How unregistered doctor with ‘criminal record’ treated patients in SA hospital
Flaws in SA Health’s recruitment process allowed an unregistered, overseas trained doctor with a “criminal record of deception and dishonesty around registration” to act as an intern at a regional emergency department, an inquiry has found.
SA Health on Wednesday released the results of two reports into what CEO Robyn Lawrence on May 4 called a “completely unacceptable” situation, after it was found the the man treated at least 15 patients at Port Augusta Hospital from April 24 to May 2.
The first report, by Henderson Horrocks Risk Services, examined how the unregistered doctor gained access to the hospital, while a second by Professor Alan Sandford focused on policies and processes which led to the man “being considered as a suitable prospective employee”.
The Henderson Horrocks report delved into SA Health’s recruitment process, during which the man failed to provide information, “prevaricated and lied”.
The report said the man – identified only as PI (Prospective Intern) – was an Australian citizen with an international medical degree who applied for an intern position with the Flinders and Upper North Local Health Network (FUNLHN) in late 2022, despite not being registered as a doctor in Australia.
He applied for registration in early 2023, and the report said he deliberately withheld information from FUNLHN while it waited for approval before employing him.
“It is clear from PI’s failure to disclose his registration history in (redacted) that PI was cognisant that this history would have negatively impacted any regulatory agency or hospital’s decision to register him,” the report said.
“From 28 November 2022, when PI lodged his internship application until 3 May 2023, PI wilfully and deliberately failed to disclose his criminal and disciplinary history to FUNLHN. He did so, suspecting that if they had known about his criminal and disciplinary history, they would not have employed him.”
The report said that the “critical shortage of junior doctors in FUNLHN” and an inability to find interns “were driving factors in the acceptance of a late application from a far-from-ideal applicant”.
“Flaws in the recruitment and selection process allowed PI, an individual with a professional disciplinary history and a criminal history of deception and dishonesty around registration, to proceed through the recruitment and selection process without serious scrutiny,” it said, citing a lack of questioning the man’s CV and referees as well as background checks.
The report said that FUNLHN Medical Education Unit officials who were unaware of his background invited him to an Intern Orientation Program, and that due to a a “misguided expectation based on experience that an intern would be registered and credentialled shortly after orientation”, he was given accommodation and a Whyalla Hospital access card. He was also named as a new intern in a staff newsletter and on social media and included on an internal junior doctor timetable.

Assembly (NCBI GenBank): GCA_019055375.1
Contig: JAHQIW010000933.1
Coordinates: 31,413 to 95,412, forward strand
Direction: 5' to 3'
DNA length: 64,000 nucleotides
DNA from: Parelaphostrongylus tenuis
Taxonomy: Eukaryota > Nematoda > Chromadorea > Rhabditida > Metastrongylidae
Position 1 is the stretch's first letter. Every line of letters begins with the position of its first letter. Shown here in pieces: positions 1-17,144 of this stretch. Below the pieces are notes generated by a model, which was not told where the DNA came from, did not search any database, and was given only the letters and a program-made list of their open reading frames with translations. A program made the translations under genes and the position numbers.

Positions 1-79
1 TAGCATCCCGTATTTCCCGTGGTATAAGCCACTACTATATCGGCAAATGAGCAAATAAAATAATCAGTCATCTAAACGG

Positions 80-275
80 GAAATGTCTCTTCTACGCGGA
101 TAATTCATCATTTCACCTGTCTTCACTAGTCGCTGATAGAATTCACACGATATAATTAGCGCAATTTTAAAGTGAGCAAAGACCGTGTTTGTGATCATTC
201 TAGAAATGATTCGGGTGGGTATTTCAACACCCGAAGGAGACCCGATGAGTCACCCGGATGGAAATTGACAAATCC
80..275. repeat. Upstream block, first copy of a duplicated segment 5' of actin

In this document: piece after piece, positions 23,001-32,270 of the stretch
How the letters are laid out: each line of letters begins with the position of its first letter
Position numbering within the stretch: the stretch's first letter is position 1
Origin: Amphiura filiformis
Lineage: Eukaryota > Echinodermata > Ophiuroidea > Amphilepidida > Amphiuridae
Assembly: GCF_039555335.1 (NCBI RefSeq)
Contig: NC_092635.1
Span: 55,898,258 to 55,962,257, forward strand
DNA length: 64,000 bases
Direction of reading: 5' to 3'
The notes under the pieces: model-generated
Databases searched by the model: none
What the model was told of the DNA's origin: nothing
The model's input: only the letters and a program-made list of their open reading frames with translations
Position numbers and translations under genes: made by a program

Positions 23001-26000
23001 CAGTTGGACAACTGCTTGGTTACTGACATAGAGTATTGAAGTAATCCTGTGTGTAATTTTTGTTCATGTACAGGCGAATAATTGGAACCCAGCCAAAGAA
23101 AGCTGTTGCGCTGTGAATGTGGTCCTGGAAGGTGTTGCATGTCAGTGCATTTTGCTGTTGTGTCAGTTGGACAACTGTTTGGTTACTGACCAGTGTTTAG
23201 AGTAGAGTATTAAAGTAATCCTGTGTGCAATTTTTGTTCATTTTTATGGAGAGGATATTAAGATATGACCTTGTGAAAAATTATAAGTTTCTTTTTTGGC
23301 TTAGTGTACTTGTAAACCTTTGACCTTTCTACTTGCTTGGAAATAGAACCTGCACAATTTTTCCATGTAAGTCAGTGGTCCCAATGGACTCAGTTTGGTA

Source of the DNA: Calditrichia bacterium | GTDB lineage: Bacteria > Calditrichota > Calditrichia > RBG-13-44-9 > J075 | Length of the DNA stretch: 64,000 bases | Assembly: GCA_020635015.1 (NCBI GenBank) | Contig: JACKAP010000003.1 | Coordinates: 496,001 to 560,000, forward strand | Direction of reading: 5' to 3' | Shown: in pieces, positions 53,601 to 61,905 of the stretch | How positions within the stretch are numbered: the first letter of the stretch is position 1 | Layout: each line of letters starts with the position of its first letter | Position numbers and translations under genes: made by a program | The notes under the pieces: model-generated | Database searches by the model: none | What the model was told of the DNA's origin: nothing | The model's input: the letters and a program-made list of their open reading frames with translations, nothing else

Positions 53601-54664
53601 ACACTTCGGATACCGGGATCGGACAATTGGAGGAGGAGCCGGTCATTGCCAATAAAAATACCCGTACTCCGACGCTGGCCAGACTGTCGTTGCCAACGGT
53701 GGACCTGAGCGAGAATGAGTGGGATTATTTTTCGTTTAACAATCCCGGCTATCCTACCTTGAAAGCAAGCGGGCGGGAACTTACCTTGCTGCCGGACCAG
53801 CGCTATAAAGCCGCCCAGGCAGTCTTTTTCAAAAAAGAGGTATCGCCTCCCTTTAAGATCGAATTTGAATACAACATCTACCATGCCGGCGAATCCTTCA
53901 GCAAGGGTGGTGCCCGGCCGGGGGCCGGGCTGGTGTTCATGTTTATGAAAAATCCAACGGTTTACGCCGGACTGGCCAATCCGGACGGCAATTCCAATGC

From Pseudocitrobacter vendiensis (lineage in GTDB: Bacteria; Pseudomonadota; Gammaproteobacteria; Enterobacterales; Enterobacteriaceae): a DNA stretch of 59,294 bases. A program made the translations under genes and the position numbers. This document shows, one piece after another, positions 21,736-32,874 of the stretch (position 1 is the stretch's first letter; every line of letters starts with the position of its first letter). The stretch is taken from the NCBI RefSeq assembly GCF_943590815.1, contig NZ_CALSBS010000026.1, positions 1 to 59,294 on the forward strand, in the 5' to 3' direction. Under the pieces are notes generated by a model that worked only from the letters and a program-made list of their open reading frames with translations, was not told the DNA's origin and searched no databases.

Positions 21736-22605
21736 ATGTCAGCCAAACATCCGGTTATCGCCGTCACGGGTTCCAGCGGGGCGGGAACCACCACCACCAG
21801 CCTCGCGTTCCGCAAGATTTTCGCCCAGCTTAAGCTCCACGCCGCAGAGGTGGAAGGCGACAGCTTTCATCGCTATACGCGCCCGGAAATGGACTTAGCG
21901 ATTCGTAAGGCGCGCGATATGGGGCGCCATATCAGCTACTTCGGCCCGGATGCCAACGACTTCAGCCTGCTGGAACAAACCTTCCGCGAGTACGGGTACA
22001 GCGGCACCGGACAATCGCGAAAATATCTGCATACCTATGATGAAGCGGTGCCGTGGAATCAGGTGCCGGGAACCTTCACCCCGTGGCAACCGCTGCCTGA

This “created the illusion to anybody outside of the recruitment and onboarding processes that PI was an employee and therefore registered”, the report said.
By April 24, 2023, Port Augusta Hospital staff believed PI “was a registered, employed intern starting his second rotation” at their hospital and he was given an access card after he “misrepresented himself starting his rotation in ED that day”.
The report said that the Medical Education Unit had “understandable but unacceptable trust” that a medical graduate awaiting registration would not lie about being registered or treat patients without being registered, and should have told Patient Services that PI was not allowed to start work until they authorised it.
PI then lied to Port Augusta Hospital emergency department staff that he was a new intern and worked there on six days, the report said. On at least four occasions after, the report said, the MEU told him he could not work in the ED as he was not registered or credentialled, and he failed to tell them he was.
The report made a number of recommendations, with the first being that a Google search be made on all applicants, along with criminal and international history checks, that new and clearer guidelines for assessing and selecting junior doctors be developed and that prospective interns not be given access cards, be listed on internal rosters or staff communications.
The Australian Health Practitioner Regulation Authority is holding a separate investigation into the incident.
SA Health CEO Robyn Lawrence said that the report findings were accepted and recommendations would be worked through to “make sure our hiring processes are as thorough and robust as the public expects them to be”.